Treat yourself (in a sustainable, ethical way)
We don't always consider the cost of retail
We all love retail therapy, but we don’t always consider the true price. Not just the dollars on our credit cards, but the human and environmental cost behind every purchase.
“Purchasing always affects someone else, and it always affects the environment,” says Sasha Stone, founder of Green Life Trading Co. As a college student studying environmental science, Stone sewed her own muslin dry goods bags in her dorm room and constantly sought out sustainable products — things she knew most people didn’t have the time or patience to do. In October 2018, she launched Green Life Trading Co., a low-waste online retailer that now offers around 70 household and personal care items for sale by vetted businesses that prioritize ethical, sustainable, regionally sourced products and practices. Stone fills orders using only nonplastic, post-consumer packaging sealed with plant-based compostable tape, and customers can opt out of shipping by picking up at sites around Madison. As her customer list grows, Stone has started to feel unexpected benefits in the simplest daily tasks.
“I was doing my dishes last night using the Dishwashing Puck made in Chicago by the coolest husband-and-wife team ever, who are so passionate about climate change and they pay fair wages, and just doing my dishes with that I realized makes me feel so much better,” says Stone. “I had never really thought of this as self-care before, but it is.”
Krystle Marks had a similar “heart shift” when, after years in the traditional fashion industry as a stylist, she could no longer look away from its dark underbelly. When she learned that of the 40 million garment workers in the world, 85% are women making less than $3 a day (and that many of them live in poverty and are vulnerable to human trafficking) she turned her focus inward.
“I used to buy clothes like they were disposable napkins, and so I started shopping differently,” Marks says. But she soon learned that her personal style choices were limited because there were so few ethical brands. That’s when she partnered with Abby Felix Winzenried to create Lev Apparel. The clothing design and manufacturing brand aims to empower women by allowing shoppers to choose stylish, high-quality garments for five different body types, and employs at-risk women in New Delhi, India, at fair living wages to manufacture the clothes.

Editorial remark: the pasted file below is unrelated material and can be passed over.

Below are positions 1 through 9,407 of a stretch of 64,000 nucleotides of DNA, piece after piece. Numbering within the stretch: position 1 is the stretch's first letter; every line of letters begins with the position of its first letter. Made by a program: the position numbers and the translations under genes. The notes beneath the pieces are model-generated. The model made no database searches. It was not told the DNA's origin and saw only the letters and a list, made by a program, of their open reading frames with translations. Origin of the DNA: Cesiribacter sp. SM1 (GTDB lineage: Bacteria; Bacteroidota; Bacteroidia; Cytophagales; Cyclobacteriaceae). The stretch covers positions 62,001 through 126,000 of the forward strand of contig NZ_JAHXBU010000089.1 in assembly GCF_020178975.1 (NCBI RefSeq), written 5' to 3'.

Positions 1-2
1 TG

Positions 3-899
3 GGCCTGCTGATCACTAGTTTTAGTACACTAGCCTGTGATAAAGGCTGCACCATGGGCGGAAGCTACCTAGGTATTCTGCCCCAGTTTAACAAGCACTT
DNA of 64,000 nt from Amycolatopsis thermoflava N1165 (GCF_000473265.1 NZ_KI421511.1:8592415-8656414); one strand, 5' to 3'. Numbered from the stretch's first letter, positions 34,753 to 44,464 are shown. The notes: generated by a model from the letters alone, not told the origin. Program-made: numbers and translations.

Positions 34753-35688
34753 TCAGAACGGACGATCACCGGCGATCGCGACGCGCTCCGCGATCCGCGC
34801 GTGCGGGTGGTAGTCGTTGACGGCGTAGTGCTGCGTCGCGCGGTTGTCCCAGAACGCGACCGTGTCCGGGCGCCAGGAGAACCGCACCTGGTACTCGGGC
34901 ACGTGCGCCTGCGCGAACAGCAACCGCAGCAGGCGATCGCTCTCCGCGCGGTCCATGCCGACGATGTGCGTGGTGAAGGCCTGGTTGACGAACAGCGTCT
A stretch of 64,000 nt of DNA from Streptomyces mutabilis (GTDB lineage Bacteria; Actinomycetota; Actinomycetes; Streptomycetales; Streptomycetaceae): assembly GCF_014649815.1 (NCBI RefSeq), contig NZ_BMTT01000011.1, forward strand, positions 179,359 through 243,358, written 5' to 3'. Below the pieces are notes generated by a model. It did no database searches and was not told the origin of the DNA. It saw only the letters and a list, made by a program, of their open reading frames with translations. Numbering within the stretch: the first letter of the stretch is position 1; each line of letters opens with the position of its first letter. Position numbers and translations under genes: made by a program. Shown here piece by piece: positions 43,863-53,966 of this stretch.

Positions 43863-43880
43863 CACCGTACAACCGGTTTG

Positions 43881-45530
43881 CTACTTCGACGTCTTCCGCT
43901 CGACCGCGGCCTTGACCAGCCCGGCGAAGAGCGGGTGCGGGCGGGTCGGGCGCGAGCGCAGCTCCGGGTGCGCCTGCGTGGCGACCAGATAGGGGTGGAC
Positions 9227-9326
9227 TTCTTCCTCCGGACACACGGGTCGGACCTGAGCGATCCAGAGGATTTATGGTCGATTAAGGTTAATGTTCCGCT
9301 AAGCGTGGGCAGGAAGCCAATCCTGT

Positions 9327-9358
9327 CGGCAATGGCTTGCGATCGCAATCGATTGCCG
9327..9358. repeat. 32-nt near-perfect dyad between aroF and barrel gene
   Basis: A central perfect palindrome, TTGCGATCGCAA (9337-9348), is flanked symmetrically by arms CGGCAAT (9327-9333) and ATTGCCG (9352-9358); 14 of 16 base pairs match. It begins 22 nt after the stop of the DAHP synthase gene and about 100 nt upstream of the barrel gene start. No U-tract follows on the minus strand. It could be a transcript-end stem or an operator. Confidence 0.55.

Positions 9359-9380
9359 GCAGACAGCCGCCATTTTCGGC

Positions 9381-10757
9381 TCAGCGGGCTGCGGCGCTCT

Fair Indigo is another local clothing brand dedicated to ethical, sustainable sourcing — one of the first of its kind in the world. From its official start in 2006, Madison-based Fair Indigo has worked closely with a farming family in Peru to manufacture organic pima cotton clothing. When Tanya Thorson came on as president, she knew about the company’s “dirt to shirt” commitment to producing “quality products with a purpose” — but she never expected the change in her own life.
“I’d go into my closet and I probably had 75 tops but wore 10 of them on a regular basis,” says Thorson. “It’s been a big change for me personally, now that I’m part of this brand. I just find there’s so much more meaning to what we do. Instead of walking into my closet and feeling sort of numb, I think about what goes into it from beginning to end, because I’ve now been made aware of the things that happen behind the scenes.”
Thorson says cleaning out your closet also cleans out your mind — and it doesn’t mean you have to stop shopping. Be thoughtful about donating what no longer serves you, then go ahead and splurge on that sweater you love — especially if it does double duty by providing a living wage and protecting the Earth’s resources.
Green Life Trading Co.’s Stone takes the same approach — don’t throw away what you’ve got; use it up and choose differently next time. “I tell people not to buy my products all the time,” she says with a laugh.
Lev Apparel’s Marks agrees. “One of the most sustainable things we can do is actually reuse something that’s already been produced,” says Marks, adding that everyone should follow their own conscience and resolve to make changes at their own pace. “It’s not so much that you need to do a complete 180 and change everything. Doing very little does a lot. If everybody did a little, we’d have a huge impact.”
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